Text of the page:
I saw plenty of adults on the trail but not a lot of kids. They might have some issues with acclimation though. If they they are active hikers they should be fine. If they are not then I would suggest against the hike. Four mile is great going up but I found going down a little boring and repetitive (gasp) and very hard on the knees. Very shaded though. I find mist trail to Nevada more difficult due to the darn steps! My knees were not happy and I don't usually have problems with them. It is a heavy mist now and not a drenching.

Try to ensure that the kids have a say in the hike and know that if they need to stop or return that they have that option! Plus there ars still missing posters from the gentleman who went missing in this trail!! They might question doing the hike or even mist when they are facing all those posters!!
Re: Yosemite Falls hiking trail
August 01, 2011 02:37PM
Good one Eeek - I deserve it - but seriously, whenever I superhydrate the night before, it makes a big difference for me when doing something strenuous the next day - Maybe it's on "old wives" tale kind of rememdy but it sure seems to work for me.

By the way, I do not recommend doing what we did and waiting to noon to start - not a smart thing - But, I was pointing out that even going at a slower pace and coming back down the steep trail injured, we were still able to finish the trail up and down before dark. It's a very doable trail even with the more difficult second set of switchbacks after "Oh My Gosh" that people have been commenting on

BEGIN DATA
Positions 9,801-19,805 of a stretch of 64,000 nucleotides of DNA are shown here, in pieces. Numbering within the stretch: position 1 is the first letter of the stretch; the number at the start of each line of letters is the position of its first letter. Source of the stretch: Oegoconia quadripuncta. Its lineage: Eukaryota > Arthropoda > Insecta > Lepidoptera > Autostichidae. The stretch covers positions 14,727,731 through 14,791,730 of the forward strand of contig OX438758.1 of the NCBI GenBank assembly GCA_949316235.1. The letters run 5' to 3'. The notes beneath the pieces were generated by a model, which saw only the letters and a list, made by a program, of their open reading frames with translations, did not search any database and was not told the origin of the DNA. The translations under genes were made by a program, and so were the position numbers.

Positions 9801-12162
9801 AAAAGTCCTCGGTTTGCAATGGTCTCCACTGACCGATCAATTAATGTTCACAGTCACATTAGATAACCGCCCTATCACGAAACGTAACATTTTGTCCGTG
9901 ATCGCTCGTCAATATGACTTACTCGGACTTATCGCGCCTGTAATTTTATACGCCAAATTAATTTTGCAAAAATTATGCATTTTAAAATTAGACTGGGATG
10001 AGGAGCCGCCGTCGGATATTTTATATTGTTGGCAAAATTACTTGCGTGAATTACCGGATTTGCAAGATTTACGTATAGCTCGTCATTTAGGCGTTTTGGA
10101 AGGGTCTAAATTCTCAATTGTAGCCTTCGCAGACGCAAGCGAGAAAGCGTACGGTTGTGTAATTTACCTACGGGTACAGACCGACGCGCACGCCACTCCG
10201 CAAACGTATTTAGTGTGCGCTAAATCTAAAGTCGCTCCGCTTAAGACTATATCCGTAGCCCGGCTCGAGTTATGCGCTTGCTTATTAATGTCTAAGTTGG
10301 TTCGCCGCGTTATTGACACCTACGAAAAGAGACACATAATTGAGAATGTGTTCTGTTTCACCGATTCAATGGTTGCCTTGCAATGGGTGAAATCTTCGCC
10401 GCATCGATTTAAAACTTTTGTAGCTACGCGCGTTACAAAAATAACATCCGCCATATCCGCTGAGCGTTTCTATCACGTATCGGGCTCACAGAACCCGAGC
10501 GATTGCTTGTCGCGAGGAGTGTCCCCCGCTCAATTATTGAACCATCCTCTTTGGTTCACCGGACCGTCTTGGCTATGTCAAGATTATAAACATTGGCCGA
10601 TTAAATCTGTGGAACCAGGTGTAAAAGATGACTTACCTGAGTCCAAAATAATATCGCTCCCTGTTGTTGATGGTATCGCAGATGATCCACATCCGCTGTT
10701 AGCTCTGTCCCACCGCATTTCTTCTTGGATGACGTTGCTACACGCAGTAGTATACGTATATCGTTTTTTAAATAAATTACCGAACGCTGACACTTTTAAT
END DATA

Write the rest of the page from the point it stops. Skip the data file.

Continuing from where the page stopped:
avatar Re: Yosemite Falls hiking trail
August 01, 2011 03:05PM
Quote
SoCalCPA

Good one Eeek - I deserve it - but seriously, whenever I superhydrate the night before, it makes a big difference for me when doing something strenuous the next day - Maybe it's on "old wives" tale kind of rememdy but it sure seems to work for me.

If you're going to superhydrate yourself the night before by drinking a lot of water, the key to not having to make multiple runs to the bathroom during the night is not to eat (or drink) anything sweet. If you drink a lot of fluid and also consume sweets (either in solid or liquid form), you are much more likely to release the water during the night (which kinda defeats the point of hydrating yourself the night before).

OTOH, eating a few salty nuts with the water the night before will help your body retain the water.
avatar Re: Yosemite Falls hiking trail
August 01, 2011 04:17PM
Quote
plawrence
Quote
SoCalCPA

Good one Eeek - I deserve it - but seriously, whenever I superhydrate the night before, it makes a big difference for me when doing something strenuous the next day - Maybe it's on "old wives" tale kind of rememdy but it sure seems to work for me.

If you're going to superhydrate yourself the night before by drinking a lot of water, the key to not having to make multiple runs to the bathroom during the night is not to eat (or drink) anything sweet. If you drink a lot of fluid and also consume sweets (either in solid or liquid form), you are much more likely to release the water during the night (which kinda defeats the point of hydrating yourself the night before).

OTOH, eating a few salty nuts with the water the night before will help your body retain the water.

Do you understand glucose metabolism, serum osmolality, anti-diuretic hormone, glomerular filtration, water homeostasis, congestive heart failure, natriuretic peptide, the autonomic nervous system and body fluid volumes well enough to be making these sort of broad recommendations?



The cure for a fallacious argument is a better argument, not the suppression of ideas.
-- Carl Sagan
avatar Re: Yosemite Falls hiking trail
August 01, 2011 04:32PM
Quote
Frank Furter
Quote
plawrence
Quote
SoCalCPA

Good one Eeek - I deserve it - but seriously, whenever I superhydrate the night before, it makes a big difference for me when doing something strenuous the next day - Maybe it's on "old wives" tale kind of rememdy but it sure seems to work for me.